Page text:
The Post reported “Rival Palestinian political factions on Wednesday announced a surprise reconciliation deal and plans for a unified government, upending U.S.-backed peace talks with Israel just days before a deadline to end or extend the most substantive negotiations in years. The deal would reunite the moderate Fatah faction in the West Bank, which has been negotiating with Israel, with the radical Hamas faction, which refuses to recognize Israel’s legitimacy. Hamas is blamed for allowing near-daily rocket attacks on Israel from the Gaza Strip territory it controls.” (It is not just blamed; it is actually launching the attacks.)
How does the State Department react? You know this is going to be bad, and it is: “We'll be watching what steps are taken, but this certainly is disappointing and raises concerns about our efforts to extend the negotiations.” Thunk. Disappointing? That is one way to put it. But the notion that it could disrupt nonexistent negotiations or that the negotiations had been “the most substantive” in years is farcical.
An official at a pro-Israel organization put it more accurately: “The Hamas-PLO reconciliation is nothing but a direct affront to Secretary (John) Kerry’s efforts. (Palestinian Authority President Mahmoud) Abbas made a revealing choice — rather than choosing peace with a democratic neighbor he decided to align with murderous, terrorist, Jihadist Islamists. Abbas celebrates the release of terrorists and luxuriates in the alliance with them.”
What is more, the administration should do what it failed to do last time — follow American law and cut off aid now that the Palestinian Authority is in league with a terrorist organization. It is unsurprising that Abbas has tried this again; he paid no price last time he announced a unity government. Former deputy national security adviser Elliott Abrams explains:
“I am aware of the legalistic argument against this view: ‘No, no. Israel is formally negotiating with the PLO, you see, and Hamas is still not in the PLO, so the Palestinian Authority can be a coalition of Fatah and Hamas but Israel can still just negotiate with Fatah through the PLO.’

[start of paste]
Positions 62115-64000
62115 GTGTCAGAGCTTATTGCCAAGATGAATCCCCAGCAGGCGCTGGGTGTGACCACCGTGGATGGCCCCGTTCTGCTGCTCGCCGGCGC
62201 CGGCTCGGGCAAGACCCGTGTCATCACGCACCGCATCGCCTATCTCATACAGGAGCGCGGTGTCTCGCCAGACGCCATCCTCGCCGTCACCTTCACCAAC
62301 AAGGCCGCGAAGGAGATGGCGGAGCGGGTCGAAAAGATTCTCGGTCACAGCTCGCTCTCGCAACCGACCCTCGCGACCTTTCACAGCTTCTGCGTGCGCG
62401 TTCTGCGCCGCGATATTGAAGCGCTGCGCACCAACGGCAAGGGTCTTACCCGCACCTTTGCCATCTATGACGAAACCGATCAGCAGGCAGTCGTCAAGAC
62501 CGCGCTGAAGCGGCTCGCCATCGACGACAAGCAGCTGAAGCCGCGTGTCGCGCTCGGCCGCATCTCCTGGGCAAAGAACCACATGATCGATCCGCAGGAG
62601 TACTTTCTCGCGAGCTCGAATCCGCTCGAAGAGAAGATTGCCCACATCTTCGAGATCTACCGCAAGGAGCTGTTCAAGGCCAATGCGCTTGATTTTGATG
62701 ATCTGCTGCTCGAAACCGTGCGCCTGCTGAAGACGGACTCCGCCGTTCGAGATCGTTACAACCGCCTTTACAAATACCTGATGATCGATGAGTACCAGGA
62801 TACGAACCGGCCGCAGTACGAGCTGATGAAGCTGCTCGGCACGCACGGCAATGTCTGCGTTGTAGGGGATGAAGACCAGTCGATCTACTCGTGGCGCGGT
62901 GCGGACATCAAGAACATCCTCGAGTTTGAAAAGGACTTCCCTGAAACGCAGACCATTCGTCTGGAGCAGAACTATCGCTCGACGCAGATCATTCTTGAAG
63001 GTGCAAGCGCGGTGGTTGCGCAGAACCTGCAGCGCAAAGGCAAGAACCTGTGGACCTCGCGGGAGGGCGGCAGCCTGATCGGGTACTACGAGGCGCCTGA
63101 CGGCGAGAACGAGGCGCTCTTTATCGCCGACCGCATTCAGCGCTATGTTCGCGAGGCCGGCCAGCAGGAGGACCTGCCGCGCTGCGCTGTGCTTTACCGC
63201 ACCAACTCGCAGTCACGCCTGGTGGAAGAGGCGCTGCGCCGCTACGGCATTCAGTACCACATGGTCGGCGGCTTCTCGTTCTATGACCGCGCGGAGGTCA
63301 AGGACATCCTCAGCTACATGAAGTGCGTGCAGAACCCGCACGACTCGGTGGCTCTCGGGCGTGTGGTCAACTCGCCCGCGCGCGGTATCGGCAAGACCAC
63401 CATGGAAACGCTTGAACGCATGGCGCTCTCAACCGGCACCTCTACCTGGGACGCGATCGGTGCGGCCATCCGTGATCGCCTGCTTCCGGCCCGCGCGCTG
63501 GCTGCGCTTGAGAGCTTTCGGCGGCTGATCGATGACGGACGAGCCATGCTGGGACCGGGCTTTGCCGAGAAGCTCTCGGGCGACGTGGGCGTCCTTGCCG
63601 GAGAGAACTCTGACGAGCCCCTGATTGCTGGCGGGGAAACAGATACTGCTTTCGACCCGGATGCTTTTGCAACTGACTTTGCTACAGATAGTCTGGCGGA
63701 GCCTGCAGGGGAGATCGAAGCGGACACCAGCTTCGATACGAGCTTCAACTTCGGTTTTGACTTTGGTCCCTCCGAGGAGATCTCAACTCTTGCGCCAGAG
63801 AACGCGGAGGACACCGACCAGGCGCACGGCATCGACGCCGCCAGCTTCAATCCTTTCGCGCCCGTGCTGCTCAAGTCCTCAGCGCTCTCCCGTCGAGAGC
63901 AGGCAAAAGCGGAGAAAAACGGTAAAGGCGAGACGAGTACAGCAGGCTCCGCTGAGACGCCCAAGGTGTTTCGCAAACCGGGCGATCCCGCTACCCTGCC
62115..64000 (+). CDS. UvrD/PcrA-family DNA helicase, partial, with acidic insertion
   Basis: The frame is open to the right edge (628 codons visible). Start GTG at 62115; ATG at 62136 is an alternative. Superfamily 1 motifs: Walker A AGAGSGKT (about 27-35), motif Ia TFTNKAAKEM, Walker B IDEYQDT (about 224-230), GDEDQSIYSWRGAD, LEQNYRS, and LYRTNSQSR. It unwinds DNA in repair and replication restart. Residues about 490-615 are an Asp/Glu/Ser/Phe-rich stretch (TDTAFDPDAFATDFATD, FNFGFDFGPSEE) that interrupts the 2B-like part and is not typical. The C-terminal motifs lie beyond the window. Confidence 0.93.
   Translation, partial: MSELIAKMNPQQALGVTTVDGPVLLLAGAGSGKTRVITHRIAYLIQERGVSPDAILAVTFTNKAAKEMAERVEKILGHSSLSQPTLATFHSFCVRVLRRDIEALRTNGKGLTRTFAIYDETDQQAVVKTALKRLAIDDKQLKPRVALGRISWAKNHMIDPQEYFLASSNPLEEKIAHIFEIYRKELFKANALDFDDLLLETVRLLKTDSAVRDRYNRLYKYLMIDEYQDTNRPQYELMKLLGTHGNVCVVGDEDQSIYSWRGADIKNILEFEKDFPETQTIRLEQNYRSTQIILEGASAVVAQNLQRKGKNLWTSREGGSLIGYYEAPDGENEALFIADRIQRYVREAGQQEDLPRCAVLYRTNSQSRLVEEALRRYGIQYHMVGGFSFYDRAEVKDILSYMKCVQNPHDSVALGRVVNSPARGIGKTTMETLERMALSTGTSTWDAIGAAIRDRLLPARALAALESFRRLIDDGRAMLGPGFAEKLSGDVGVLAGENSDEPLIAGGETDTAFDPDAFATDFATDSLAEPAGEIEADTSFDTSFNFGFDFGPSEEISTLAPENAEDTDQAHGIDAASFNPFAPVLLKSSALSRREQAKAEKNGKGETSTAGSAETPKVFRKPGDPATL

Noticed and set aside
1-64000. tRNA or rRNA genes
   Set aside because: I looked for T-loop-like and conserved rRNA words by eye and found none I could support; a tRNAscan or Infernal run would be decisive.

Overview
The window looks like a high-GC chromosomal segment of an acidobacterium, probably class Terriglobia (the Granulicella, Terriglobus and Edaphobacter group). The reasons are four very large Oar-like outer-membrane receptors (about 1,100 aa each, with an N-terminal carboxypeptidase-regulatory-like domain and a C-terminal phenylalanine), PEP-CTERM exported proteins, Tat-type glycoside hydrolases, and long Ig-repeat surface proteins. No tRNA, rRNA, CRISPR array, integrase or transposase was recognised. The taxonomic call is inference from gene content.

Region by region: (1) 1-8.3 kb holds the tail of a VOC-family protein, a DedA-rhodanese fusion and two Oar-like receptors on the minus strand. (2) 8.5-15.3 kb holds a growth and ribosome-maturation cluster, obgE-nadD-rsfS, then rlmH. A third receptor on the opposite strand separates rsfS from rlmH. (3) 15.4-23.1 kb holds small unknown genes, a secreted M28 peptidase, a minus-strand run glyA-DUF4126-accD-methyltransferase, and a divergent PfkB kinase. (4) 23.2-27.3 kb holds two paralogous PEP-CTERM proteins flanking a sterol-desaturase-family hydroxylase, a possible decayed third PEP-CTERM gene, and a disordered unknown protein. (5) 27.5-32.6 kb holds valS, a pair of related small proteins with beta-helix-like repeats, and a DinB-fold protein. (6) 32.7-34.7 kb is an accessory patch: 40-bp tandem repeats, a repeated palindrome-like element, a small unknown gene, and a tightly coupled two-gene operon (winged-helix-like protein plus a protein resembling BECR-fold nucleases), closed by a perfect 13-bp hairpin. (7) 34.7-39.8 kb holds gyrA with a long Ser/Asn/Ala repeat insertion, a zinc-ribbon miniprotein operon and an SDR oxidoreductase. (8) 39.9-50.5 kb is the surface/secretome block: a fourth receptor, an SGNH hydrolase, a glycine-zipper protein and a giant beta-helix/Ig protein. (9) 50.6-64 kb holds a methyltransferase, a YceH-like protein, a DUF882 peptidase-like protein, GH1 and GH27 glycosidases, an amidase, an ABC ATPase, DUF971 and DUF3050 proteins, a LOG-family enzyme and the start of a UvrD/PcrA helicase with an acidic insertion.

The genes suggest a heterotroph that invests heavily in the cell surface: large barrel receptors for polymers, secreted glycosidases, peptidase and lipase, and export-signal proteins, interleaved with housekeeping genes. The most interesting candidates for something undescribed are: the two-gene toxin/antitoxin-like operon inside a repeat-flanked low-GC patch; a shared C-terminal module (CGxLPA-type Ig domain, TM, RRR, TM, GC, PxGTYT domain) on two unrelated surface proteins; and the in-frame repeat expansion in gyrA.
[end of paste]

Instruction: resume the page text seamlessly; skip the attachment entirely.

“It seems like nonsense to me. One goal of the new unity government agreement would be to hold elections, by December it is reported, and we may then be right back where we were in 2006. Then, Hamas ran in and won the legislative elections, and our counter-terrorism laws and our principles prevented us from working with a Hamas-dominated government. This could happen again. But even if Hamas does not win a majority, it will have members of the Palestinian parliament and presumably have government ministers with whom we cannot work or even meet.”
Abrams acknowledges that it was a mistake for the George W. Bush administration to allow Hamas to run for election in 2006 and “the United States should not repeat the error we made in 2006.”
Other Middle East experts agree that the United States cannot conduct business as usual so long as Abbas has signed up with Hamas. Jonathan Schanzer of the Foundation for Defense of Democracies said in an email:
“Abbas has threatened to join hands with Hamas several times over the years. Each time, the two sides have failed to implement. So, it’s important to remember that even though an agreement is signed, that doesn’t mean that Abbas will implement it. If Abbas pulls the trigger and brings Hamas into the PLO/PA fold, it would signal an immediate end for U.S. financial assistance to the Palestinian Authority and would almost certainly prompt a re-designation of the PLO (as a terrorist group).”
Even if Abbas doesn’t mesh the PA and Hamas, it certainly is a clarifying moment. “But even if he doesn’t pull the trigger, Abbas has now sent a dangerous message — that Hamas’ violence and radical ideology is acceptable to the PLO,” says Schanzer. “The whole episode raises questions about the diplomatic foundations of this recent round of peace talks, not to mention whether Abbas was a viable peace partner (in) the first place.”
We think back to the interview President Barack Obama gave before the arrival of Israeli Prime Minister Benjamin Netanyahu in which he railed at Israel, accused Israel of not making compromises for peace and declared that the United States couldn’t be expected to defend Israel if the peace talks failed. How divorced from reality was that? Not only does Abbas’s move reveal his lack of peaceful intentions, it confirms how out to lunch Obama and Kerry were to imagine a deal was in the offing. The harping on Israel’s housing projects as the barrier to peace now can be seen as entirely misplaced.
Did the president’s hostility toward Israel lead him to distort entirely the situation in the region? I hope Hillary Rodham Clinton answers that in her book and explains how she too got the “peace process” so wrong for so long.
© 2014, The Washington Post